In addition, we'll also briefly learn about "const-correctness" and using the "noexcept" keyword.

We will analyze the "time-slice" method to allow the game to run smoothly and consistently on every machine.

In the last code segment, we will also "refactor" our code by creating a `Game` class, making our source much easier to read and maintain.

I greatly appreciate comments and criticism, and ideas for future videos/tutorials.

Feel free to fork the game's source code at: https://github.com/SuperV1234/Tutorials

JuDelCo

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Re: [Video Tutorial] Arkanoid in 160 lines - C++11 + SFML2
« Reply #8 on: November 29, 2013, 11:37:41 pm »
Ill copy and paste the same i commented in youtube:

I see the constexpr functions like "inline functions" with the only difference they can be used to declare an array because the "compile-time" feature

SuperV1234

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Re: [Video Tutorial] Arkanoid in 160 lines - C++11 + SFML2
« Reply #9 on: November 30, 2013, 04:19:59 pm »
Ill copy and paste the same i commented in youtube:

I see the constexpr functions like "inline functions" with the only difference they can be used to declare an array because the "compile-time" feature

`constexpr` allows compile-time computation: I don't think the standard allows (or prohibits) simple inline non-`constexpr` functions to be computed at compile-time. It's also useful for compile-time meta-programming and stuff like tuple unpacking and tuple searches.

`inline` functions are not really comparable to `constexpr`, in my opinion. Also, `inline` functions are not only a (probably deprecated) way of suggesting compiler optimizations, but they also have the (in my opinion, very useful) feature of allowing multiple definitions of the same function, as long as the body is exactly the same. In fact, I use (abuse) `inline` functions all the time in my header-only libraries.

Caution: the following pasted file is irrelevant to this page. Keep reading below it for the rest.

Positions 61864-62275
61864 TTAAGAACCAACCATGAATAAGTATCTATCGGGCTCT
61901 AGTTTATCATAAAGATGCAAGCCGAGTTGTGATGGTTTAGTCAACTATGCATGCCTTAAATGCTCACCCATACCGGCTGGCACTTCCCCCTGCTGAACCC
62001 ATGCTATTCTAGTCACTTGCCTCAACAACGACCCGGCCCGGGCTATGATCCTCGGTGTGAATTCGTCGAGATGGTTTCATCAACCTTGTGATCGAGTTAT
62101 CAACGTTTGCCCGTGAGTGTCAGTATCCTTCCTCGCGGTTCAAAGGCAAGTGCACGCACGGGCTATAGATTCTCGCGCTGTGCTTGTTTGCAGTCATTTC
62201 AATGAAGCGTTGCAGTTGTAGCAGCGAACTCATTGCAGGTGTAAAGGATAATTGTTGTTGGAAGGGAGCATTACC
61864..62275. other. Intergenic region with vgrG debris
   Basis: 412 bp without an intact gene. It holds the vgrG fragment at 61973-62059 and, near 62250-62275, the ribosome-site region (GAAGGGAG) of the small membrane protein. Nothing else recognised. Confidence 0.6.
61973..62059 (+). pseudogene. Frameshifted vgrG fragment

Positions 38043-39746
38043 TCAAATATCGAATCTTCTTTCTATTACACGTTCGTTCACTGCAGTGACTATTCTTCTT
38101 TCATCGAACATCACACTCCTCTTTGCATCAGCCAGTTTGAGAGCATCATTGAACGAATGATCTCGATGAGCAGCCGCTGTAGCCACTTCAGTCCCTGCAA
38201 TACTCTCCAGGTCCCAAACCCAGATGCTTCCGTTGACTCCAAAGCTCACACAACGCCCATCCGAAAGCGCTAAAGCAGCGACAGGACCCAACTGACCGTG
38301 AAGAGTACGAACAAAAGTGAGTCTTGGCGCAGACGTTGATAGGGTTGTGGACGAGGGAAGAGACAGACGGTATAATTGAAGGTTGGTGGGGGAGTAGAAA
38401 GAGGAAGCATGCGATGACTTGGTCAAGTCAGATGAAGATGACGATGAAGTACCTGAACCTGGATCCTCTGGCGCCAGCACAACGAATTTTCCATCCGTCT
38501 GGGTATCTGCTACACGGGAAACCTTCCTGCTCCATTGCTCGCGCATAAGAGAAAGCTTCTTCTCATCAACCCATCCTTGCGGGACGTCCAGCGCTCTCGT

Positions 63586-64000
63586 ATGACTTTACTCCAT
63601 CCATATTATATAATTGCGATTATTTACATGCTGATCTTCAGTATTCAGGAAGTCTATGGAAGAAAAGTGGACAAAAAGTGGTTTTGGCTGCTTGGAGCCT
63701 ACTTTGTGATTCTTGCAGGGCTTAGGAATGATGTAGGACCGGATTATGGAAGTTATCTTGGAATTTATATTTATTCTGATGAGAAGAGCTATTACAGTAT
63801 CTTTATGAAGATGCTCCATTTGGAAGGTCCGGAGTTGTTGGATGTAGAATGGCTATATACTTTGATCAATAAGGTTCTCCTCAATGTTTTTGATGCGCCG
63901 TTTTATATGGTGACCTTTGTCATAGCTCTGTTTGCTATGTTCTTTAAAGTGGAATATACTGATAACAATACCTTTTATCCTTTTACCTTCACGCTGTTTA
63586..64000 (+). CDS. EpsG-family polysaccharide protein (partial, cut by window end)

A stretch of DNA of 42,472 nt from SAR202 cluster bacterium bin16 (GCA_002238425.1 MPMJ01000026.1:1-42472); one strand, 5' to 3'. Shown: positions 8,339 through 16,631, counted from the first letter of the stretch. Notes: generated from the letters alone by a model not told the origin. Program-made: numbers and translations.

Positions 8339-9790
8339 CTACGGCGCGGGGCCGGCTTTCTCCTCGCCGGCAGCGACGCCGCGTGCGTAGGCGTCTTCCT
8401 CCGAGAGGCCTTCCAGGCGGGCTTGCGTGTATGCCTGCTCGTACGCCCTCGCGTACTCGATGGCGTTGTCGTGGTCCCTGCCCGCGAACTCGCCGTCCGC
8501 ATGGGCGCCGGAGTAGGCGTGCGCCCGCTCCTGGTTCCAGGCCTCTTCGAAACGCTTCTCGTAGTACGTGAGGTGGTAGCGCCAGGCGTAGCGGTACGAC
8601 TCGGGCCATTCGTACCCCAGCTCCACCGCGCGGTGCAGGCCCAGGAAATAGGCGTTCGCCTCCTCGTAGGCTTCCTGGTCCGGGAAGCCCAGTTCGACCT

Josh_M

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Re: [Video Tutorial] Arkanoid in 160 lines - C++11 + SFML2
« Reply #10 on: December 03, 2013, 06:02:49 am »
Inlining a function just removes the overhead of the function call. Inline functions, like functions, are generally evaluated at run time. The more you can evaluate at compile time the better :).

Nexus

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Re: [Video Tutorial] Arkanoid in 160 lines - C++11 + SFML2
« Reply #11 on: December 03, 2013, 07:21:41 am »
Also, `inline` functions are not only a (probably deprecated) way of suggesting compiler optimizations, but they also have the (in my opinion, very useful) feature of allowing multiple definitions of the same function, as long as the body is exactly the same. In fact, I use (abuse) `inline` functions all the time in my header-only libraries.
Exactly. The inline keyword required to fulfill the ODR (one definition rule) and allows function definitions in headers.

inline is only a hint to the compiler to inline the function. Don't overuse this keyword for optimizations; often, it's of advantage to define functions in .cpp files. Link-time code generation still allows them to be inlined (but automatically).
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SuperV1234

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Re: [Video Tutorial] Arkanoid in 160 lines - C++11 + SFML2
« Reply #12 on: December 15, 2013, 09:08:55 pm »
Again, thanks to everyone for the feedback.

I've uploaded the third episode of "Dive into C++11" on my YouTube channel.

http://www.youtube.com/watch?v=0TGp0o1KnG8
Playlist

In this episode we'll take a break from game development to delve into C and C++'s memory and lifetime management. We'll talk about automatic variable lifetime, pointers in general and dynamic memory allocation.

The intended audience for this tutorial/screencast are people who have some experience with C++ in general, and who watched the previous episodes. This episode may be very interesting for those with experience with C++ who want to learn more about variable lifetime and memory management.

I greatly appreciate comments and criticism, and ideas for future videos/tutorials.

Feel free to fork/analyze the source code at: https://github.com/SuperV1234/Tutorials

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Re: [Video Tutorial] Arkanoid in 160 lines - C++11 + SFML2
« Reply #13 on: December 16, 2013, 12:19:03 am »
Hi Vittorio,
thanks for the videos. Really enjoying folloing them  ;)

SuperV1234

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Re: [Video Tutorial] Arkanoid in 160 lines - C++11 + SFML2
« Reply #14 on: December 29, 2013, 06:08:05 pm »
Hi Vittorio,
thanks for the videos. Really enjoying folloing them  ;)

Thank you!



Update: I've finished writing the source code for part 4 of the tutorial.
Since I'll be busy this week it will take a while before I start recording.

The source code is available here. If anyone is not currently busy, I'd really like to hear some feedback on the code before I start recording, so that the quality of the final video could improve. Thanks!
« Last Edit: May 14, 2015, 11:03:07 pm by SuperV1234 »